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Irrepressible Tommy Docherty dies aged 92

 

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Top Doc: Tommy Docherty and Jimmy Nicholl celebrate Manchester United’s 1977 FA Cup Final win over Liverpool

Top Doc: Tommy Docherty and Jimmy Nicholl celebrate Manchester United’s 1977 FA Cup Final win over Liverpool

United days: Docherty with George Best

United days: Docherty with George Best

Getty Images

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Top Doc: Tommy Docherty and Jimmy Nicholl celebrate Manchester United’s 1977 FA Cup Final win over Liverpool

Tommy Docherty, who has died at the age of 92, was one of football's great characters.

The former Manchester United boss managed 12 clubs and the Scotland national team during the most colourful of careers.

He was irrepressible, outspoken and often controversial, accruing a seemingly endless supply of anecdotes, quips and one-liners.

Docherty, who was known as 'The Doc', spent nine years as a player with Preston and played for Scotland at the 1958 World Cup in Sweden, before a managerial career which took him to Portugal and Australia, but is best remembered for a five-year spell at Old Trafford.

Born in the Gorbals district of Glasgow on April 24, 1928, he once said in a Daily Telegraph interview of his tough upbringing: "If you wanted a new pair of shoes you went down the swimming baths in bare feet and just nicked a pair. I didn't think it was morally wrong. It was the thing to do."

Docherty joined boyhood heroes Celtic in 1947 after leaving the army, making his debut in a 1-0 league defeat to Rangers.

He left for Preston in 1949 - the year in which he married his first wife Agnes - after failing to pin down a first-team spot, and said years later: "When I was a youngster, it was my one and only ambition to play in a green and white jersey. When I was transferred it was one of the great disappointments of my life."

His time at Deepdale included an appearance in the 1954 FA Cup final and he won the first of his 25 Scotland caps, playing twice in the 1954 World Cup.

In 1958, Docherty joined Arsenal, where he effectively ended his playing career.

Although he made a few appearances for Chelsea after moving to Stamford Bridge in February 1961, the switch brought about his first step into coaching and management.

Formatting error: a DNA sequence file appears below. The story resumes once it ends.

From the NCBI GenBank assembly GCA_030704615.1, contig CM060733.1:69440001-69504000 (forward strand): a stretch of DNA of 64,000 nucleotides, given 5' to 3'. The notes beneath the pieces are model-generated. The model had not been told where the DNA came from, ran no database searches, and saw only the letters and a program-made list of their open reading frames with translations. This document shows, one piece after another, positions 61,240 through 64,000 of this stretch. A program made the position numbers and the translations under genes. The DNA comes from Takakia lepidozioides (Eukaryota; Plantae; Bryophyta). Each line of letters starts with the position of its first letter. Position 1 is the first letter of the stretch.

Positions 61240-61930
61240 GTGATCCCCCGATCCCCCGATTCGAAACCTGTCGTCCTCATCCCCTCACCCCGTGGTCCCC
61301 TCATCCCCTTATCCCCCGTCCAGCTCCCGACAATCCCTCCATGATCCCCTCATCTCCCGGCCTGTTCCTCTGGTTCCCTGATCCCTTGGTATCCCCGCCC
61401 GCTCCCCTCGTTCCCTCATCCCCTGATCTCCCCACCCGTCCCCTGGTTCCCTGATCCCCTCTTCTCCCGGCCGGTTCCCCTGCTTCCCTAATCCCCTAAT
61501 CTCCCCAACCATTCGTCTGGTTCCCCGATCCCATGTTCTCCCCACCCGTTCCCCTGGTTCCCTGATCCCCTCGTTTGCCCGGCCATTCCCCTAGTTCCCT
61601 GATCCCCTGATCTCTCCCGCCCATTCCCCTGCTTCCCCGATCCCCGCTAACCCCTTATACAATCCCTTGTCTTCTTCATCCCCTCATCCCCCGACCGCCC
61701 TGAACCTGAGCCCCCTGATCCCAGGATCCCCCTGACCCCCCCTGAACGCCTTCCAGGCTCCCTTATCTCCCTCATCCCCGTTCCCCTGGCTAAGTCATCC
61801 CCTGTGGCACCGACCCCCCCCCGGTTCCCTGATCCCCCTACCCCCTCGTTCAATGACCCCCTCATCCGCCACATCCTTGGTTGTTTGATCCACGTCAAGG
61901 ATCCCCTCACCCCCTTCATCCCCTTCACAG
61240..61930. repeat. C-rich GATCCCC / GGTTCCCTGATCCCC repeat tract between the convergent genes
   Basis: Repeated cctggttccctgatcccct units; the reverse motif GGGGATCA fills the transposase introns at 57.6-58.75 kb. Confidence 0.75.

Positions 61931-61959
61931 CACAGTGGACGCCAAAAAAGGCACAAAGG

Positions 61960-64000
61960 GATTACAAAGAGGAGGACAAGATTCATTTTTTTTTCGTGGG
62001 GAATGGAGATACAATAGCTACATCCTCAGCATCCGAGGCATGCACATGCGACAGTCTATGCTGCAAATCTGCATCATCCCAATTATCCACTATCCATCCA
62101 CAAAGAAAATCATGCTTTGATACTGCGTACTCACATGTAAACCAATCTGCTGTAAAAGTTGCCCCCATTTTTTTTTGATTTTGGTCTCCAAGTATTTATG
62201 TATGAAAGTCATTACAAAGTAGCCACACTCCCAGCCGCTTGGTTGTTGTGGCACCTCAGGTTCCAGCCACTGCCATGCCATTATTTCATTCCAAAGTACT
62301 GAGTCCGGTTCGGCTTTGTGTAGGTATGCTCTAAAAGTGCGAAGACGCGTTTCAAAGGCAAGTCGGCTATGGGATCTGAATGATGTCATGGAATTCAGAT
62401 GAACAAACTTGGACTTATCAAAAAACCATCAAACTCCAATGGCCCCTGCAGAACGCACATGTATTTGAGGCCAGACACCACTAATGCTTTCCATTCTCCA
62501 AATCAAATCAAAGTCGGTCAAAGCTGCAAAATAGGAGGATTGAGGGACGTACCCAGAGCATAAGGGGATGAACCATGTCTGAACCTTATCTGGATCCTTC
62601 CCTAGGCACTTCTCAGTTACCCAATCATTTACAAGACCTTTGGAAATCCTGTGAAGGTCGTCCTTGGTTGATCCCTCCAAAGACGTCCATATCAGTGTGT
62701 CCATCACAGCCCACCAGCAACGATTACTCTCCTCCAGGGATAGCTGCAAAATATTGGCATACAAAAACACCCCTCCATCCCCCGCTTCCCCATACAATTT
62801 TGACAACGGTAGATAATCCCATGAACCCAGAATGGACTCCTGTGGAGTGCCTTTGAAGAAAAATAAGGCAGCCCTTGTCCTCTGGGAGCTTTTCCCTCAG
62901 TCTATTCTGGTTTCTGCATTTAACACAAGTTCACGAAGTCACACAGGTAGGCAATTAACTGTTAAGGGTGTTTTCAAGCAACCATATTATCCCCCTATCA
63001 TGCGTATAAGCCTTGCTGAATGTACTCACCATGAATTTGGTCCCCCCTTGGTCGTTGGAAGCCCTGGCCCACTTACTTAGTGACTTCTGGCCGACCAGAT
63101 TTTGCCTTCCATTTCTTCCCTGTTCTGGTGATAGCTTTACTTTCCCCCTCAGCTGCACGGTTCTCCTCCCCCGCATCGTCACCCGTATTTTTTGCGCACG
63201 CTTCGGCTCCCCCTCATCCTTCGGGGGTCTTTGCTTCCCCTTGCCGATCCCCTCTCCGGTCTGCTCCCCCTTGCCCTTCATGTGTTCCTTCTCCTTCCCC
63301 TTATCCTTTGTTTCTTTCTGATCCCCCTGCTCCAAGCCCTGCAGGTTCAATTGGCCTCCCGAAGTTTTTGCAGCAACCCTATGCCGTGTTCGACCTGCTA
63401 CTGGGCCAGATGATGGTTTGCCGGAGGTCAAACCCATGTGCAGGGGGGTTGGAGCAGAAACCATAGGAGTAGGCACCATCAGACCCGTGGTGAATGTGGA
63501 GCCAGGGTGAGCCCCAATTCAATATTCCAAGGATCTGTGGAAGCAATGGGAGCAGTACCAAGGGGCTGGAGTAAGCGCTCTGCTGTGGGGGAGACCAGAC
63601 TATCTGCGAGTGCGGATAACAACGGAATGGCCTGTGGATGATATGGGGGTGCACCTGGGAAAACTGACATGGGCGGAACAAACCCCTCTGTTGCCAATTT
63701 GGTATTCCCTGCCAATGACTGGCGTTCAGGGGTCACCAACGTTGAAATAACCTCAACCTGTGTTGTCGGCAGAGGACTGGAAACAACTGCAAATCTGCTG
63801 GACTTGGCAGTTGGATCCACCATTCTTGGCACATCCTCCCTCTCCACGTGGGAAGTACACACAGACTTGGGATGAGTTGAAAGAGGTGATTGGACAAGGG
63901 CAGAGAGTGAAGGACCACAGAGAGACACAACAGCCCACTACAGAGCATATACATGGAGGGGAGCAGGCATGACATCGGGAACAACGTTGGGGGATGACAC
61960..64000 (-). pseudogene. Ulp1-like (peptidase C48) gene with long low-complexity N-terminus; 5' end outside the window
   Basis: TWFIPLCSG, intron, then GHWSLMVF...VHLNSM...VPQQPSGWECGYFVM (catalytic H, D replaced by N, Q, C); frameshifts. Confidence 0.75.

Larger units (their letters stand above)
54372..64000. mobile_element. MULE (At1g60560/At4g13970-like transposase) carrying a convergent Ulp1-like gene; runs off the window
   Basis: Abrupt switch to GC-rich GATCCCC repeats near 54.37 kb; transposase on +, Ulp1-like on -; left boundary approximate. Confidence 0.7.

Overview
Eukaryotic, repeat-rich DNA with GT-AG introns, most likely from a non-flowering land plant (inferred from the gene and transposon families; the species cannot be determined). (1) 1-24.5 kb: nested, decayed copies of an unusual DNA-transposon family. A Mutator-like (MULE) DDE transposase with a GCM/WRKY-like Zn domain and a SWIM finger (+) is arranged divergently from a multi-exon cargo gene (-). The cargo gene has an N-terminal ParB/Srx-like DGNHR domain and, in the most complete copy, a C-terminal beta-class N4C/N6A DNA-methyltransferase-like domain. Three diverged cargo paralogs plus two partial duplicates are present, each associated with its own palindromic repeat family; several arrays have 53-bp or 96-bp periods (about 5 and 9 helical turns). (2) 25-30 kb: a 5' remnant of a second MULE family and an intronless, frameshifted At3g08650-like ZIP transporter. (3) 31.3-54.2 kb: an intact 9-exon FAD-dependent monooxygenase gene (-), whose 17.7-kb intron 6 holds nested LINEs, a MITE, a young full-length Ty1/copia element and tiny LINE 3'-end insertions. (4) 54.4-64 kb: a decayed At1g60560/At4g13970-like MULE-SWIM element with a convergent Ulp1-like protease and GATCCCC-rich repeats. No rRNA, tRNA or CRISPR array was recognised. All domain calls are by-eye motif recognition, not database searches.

He was unable to prevent the west London club being relegated from the top flight in the 1961-62 season, but the Blues bounced back at the first attempt.

In 1964-65 they won the League Cup with an aggregate victory over Leicester, but lost the 1967 FA Cup final to Tottenham.

The Glaswegian left to become manager of unfashionable Rotherham and memorably said: "I promised I would take Rotherham out of the Second Division - and I took them into the Third. The old chairman said, 'Doc, you're a man of your word!'"

He left Rotherham after a year and began racking up a dizzying number of clubs while honing his repartee.

He had spells at QPR, Aston Villa and Porto and a term as assistant manager to Terry Neill at Hull before leaving in 1971 to become manager of Scotland, first on a temporary basis, then permanently.

In December 1972, with Scotland on their way to the 1974 World Cup finals in West Germany, he quit to take over at Manchester United.

"One of my biggest regrets was leaving the Scotland job when I did," he later said.

The Red Devils were relegated to the Second Division in 1974, but stormed back the next season as champions.

After surprisingly losing the 1976 FA Cup final 1-0 to Second Division Southampton, he led United to the FA Cup final again the following year when they beat favourites Liverpool 2-1.

However, almost immediately he was sacked for having an affair with the wife of club physiotherapist Laurie Brown.

Docherty later married Mary Brown and they remained together until his death. They had two children, Lucy and Grace, while he had four children - Tom, Michael, Peter and Catherine - to Agnes, who died in 2002.

He returned to the hot-seat at Derby before moving back to QPR, where he was sacked, then reinstated after just nine days - and then sacked again.

Docherty then had spells at Sydney Olympic, Preston, South Melbourne and then managed Sydney Olympic again in 1983 before becoming boss of Wolves. Altrincham was his final managerial post before retirement at the end of the 1987-88 campaign.

He was inducted into the Scottish Football Hall of Fame in November 2013, but at the press conference, after the jokes, he turned serious, saying: "This is something that will be there forever and will never be obliterated."

Belfast Telegraph


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